'

IBM claims breakthrough on carbon nanotubes

One of the leading candidates to replace silicon CMOS transistors is carbon nanotubes. But there are still lots of issues with both the basic materials and device structure. Now IBM says it has solved one of the big ones.

ibm-nanotubes.jpg

Moore's Law has been declared dead many times over the years (most recently in last week's New York Times). But silicon transistors won't last forever, and one of the leading candidates to replace them is a device called a carbon nanotube (CNT).

IBM, which has been working on CNTs for more than a decade, just announced that it has solved one of the major hurdles to using them in practical semiconductors. Although there are many other problems to solve -- both with the basic materials and the device -- it's a step toward commercial production of CNT transistors, perhaps as early as the 5nm node.

Carbon can form many different allotropes including diamonds, which are an insulator; graphite, a conductor; and graphene, which is a two-dimensional (literally one atom thick) sheet of graphite. The carbon atoms can also bond together to form shapes such as spheres (aka "buckyballs") or tubes known as fullerenes. CNTs, which are essentially rolled-up sheets of graphene, are promising because they are good semiconductors and can easily scale to a few nanometers.

The problem is that the other parts of the transistor need to scale as well including the metal contacts on either side of the channel through which current flows when the transistor is switched on. As the contacts get smaller, the resistance increases, which degrades performance. This is already a big challenge with conventional silicon CMOS transistors at 14nm and above, but it will get worse at future nodes regardless of the transistor type. Dr. Shu-Jen Han, a manager at the IBM T. J. Watson Research Center, said IBM has long understood that the contacts will eventually become the performance bottleneck and began working on a solution for CNTs about three years ago.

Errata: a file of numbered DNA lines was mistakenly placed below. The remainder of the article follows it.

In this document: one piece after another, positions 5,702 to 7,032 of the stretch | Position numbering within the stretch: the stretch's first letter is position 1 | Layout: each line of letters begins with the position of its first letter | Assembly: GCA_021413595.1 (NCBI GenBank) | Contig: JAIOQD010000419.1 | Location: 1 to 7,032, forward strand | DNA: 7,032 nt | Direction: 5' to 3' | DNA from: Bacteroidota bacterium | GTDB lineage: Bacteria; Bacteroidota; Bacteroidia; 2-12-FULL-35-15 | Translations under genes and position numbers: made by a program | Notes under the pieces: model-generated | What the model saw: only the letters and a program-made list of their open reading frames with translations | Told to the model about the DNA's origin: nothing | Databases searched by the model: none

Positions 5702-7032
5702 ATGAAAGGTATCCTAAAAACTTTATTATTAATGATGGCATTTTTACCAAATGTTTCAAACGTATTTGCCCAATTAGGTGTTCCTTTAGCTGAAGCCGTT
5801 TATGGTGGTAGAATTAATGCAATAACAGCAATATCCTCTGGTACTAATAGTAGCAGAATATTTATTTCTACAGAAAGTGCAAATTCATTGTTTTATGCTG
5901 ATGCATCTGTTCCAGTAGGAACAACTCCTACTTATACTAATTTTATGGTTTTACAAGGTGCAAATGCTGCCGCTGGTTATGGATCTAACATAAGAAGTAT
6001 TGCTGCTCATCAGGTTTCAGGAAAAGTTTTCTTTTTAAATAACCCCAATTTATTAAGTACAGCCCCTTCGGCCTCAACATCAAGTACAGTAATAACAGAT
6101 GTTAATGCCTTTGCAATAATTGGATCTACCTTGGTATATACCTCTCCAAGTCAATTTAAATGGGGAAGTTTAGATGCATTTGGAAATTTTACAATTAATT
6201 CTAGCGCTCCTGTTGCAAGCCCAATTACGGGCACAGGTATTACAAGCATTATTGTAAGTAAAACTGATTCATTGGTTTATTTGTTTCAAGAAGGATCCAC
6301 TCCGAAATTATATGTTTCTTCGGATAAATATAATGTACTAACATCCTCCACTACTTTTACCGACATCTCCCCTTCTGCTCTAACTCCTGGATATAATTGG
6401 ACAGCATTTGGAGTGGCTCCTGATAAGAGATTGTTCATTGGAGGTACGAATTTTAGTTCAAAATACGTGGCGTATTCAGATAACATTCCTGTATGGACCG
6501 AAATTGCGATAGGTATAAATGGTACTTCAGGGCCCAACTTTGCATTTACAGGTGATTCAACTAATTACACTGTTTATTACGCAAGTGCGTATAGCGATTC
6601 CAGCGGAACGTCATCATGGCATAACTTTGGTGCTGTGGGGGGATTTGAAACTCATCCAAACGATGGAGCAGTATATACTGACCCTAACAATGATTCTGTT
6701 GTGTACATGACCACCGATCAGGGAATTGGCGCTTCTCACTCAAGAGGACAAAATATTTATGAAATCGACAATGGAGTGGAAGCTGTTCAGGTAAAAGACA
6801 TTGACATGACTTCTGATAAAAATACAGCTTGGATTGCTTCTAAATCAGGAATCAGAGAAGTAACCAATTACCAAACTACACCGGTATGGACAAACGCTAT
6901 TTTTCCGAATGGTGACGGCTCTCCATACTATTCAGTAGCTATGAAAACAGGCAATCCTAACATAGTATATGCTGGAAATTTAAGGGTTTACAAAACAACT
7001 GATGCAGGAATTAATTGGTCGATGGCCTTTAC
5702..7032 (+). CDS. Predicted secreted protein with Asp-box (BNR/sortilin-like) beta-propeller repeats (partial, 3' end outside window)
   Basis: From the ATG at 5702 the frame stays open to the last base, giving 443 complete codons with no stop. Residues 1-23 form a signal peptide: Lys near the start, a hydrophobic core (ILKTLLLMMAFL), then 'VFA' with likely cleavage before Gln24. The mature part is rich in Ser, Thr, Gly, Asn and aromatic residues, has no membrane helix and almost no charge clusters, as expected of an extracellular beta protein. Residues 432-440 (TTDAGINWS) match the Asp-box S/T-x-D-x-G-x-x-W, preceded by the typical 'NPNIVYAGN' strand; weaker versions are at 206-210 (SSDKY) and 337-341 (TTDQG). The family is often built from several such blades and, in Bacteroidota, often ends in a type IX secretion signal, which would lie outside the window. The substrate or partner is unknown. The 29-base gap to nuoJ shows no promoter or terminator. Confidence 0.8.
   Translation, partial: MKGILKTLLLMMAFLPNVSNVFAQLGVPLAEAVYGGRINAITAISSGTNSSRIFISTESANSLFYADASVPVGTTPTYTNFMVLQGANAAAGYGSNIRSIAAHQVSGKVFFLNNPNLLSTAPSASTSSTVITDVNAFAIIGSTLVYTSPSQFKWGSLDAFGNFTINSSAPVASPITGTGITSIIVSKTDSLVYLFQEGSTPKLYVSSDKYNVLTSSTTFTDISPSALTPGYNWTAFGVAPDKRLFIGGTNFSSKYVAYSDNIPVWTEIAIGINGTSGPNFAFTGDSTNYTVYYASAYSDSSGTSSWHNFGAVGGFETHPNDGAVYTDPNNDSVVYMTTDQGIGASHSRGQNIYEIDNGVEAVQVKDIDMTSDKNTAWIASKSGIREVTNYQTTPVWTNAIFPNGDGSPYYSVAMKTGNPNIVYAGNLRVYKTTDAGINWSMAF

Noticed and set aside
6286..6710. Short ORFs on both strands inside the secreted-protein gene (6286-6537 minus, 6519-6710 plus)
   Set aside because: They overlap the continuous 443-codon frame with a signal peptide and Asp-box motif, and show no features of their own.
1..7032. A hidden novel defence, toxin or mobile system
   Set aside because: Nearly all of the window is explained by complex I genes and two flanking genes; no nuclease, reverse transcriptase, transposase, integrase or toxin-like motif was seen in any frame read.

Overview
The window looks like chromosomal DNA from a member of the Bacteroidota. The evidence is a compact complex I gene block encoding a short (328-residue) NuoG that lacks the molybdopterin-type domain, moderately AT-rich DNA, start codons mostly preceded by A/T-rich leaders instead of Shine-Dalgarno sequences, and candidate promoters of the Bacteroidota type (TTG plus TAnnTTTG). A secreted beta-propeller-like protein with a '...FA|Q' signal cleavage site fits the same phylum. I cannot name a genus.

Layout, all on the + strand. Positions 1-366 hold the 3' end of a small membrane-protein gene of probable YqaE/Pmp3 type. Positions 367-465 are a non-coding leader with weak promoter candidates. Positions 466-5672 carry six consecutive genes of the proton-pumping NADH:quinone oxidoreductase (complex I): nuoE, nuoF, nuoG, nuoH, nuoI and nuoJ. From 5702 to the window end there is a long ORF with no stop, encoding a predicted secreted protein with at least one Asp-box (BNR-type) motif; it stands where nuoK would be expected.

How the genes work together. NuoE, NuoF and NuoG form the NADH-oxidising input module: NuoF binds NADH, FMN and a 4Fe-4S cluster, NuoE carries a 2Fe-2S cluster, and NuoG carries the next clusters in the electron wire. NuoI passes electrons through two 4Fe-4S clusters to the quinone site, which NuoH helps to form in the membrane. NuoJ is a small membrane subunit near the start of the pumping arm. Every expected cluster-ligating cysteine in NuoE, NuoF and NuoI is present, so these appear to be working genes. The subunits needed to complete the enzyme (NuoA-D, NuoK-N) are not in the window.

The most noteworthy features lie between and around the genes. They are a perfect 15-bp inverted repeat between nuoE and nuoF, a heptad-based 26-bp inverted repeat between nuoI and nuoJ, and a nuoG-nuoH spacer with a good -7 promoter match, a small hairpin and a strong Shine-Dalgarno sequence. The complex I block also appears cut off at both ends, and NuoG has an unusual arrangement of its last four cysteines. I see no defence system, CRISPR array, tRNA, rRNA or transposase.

To solve this, IBM developed a way to microscopically "weld" tiny molybdenum metal contacts to the end of the tubes, which are arranged horizontally on a substrate. To do this, they pattern two metal electrodes with conventional lithography, "sputter" the metal on the contact regions and then anneal it at a high temperature causing a reaction that welds the metal to the carbon atoms forming a carbide. In IBM's test device, the CNTs have a diameter of 1.2nm and the contacts measure around 9nm. That's already pretty remarkable, but what makes this promising, according to IBM, is that the performance remains the same even as things shrink further. The only real limiter is the lithography to print features at a near molecular level.

There are still plenty of other problems to solve before CNTs will be suitable for volume production. The most fundamental has to do with the material itself. It's still not possible to cost-effectively manufacture highly-pure tubes in volume, and it's a challenge to pack these tiny tubes densely onto a substrate.

But IBM and others are working on this, and Han said that CNTs could be ready to replace silicon in perhaps five to 10 years. "The 5nm node is actually a very interesting node because I've heard many potential solutions, but it is debatable which ones will work," he said. "5nm and 3nm are pretty much non-defined [at this point]."